Collider - WCYF (Cover Artwork)
Staff Review

Collider

Collider: WCYF

WCYF (2003)

sonaBLAST!


3.5
Collider's bio talks more about the Ramones then it does about the band. Granted, Collider seems pretty tightly ingrained with the New York music community, they even have Tom Erdelyi (more famously known as Tommy Ramone) in the producer's chair. Band frontman / keyboardist Jed Davis even has ...

Collider's bio talks more about the Ramones then it does about the band. Granted, Collider seems pretty tightly ingrained with the New York music community, they even have Tom Erdelyi (more famously known as Tommy Ramone) in the producer's chair. Band frontman / keyboardist Jed Davis even has a footnote in Ramones history, having written and performed on the tribute song "The Bowery Electric" that the surviving Ramones recorded after Joey's death.So while it usually goes unsaid that modern pop-punk bands are heavily influenced by the Ramones, Collider seems to have enough of a connection to warrant it.

It's surprising then that on record Collider sounds far less like the Ramones then one's lead to think. Davis' past as an indie singer / songwriter have developed his rapid-fire vocals and smartass lyrics into something entire his own. The feature that his songwriting does share with the pioneering Queens band is a love for sugary 50s-60s pop. While such light and cheery pop-punk is definitely not where my interests fall at the moment, I can't deny Collider does a fine job with them. Equally effective are the shades of Elvis Costello in the ballad "Aftermath" and the mid-tempo anthem of "If They Don't Come Back." This is pop-punk, but it's written with more skill than a lot of the young bands that crowd the genre.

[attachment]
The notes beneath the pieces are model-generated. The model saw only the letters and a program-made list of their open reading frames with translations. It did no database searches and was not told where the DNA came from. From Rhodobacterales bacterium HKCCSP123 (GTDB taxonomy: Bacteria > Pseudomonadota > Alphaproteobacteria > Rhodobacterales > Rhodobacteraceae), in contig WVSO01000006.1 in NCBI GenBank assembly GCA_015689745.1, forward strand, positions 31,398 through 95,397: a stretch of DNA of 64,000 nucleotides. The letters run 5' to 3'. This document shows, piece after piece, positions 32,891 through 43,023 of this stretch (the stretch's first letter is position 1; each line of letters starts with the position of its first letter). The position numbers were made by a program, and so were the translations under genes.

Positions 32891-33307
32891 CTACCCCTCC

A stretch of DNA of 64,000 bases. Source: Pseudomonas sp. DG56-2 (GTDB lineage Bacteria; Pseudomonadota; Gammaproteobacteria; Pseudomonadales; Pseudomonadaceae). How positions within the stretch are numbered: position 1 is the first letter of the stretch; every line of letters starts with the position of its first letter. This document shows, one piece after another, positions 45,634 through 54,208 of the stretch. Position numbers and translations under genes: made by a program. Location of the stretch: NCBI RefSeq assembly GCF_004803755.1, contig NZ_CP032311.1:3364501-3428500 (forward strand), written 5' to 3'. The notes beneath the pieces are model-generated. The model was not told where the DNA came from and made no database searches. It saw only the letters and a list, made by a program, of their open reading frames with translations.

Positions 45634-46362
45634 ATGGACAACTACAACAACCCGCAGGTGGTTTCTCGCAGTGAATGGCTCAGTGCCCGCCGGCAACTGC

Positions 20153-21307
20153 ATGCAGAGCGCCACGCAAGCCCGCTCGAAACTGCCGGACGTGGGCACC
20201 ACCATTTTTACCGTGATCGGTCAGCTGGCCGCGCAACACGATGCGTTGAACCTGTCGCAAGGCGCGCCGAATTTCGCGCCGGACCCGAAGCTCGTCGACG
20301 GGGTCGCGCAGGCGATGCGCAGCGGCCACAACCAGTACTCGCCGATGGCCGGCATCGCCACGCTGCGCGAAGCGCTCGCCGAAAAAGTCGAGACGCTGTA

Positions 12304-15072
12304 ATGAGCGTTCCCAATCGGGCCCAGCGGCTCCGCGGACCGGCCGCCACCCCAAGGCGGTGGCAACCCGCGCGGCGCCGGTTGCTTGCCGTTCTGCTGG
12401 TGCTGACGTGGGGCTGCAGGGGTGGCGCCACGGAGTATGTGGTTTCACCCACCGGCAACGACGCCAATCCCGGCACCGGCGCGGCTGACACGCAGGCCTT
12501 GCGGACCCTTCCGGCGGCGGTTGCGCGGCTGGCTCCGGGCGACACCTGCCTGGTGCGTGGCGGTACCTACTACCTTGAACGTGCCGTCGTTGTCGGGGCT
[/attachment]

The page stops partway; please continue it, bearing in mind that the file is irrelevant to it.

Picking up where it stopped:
Its funny how entwined this EP is elements of Ramones lore: Arturo Vega created the cover art, CJ Ramone contributes a "1-2-3-4" shout to the song "Say Yeah," Joey's quoted in the press release as calling Davis "brilliant." Yet for the all the namedropping, Collider really have enough going for them that they can stand on their own. While WCYF is at times overbearingly poppy, it's definately a lot of fun.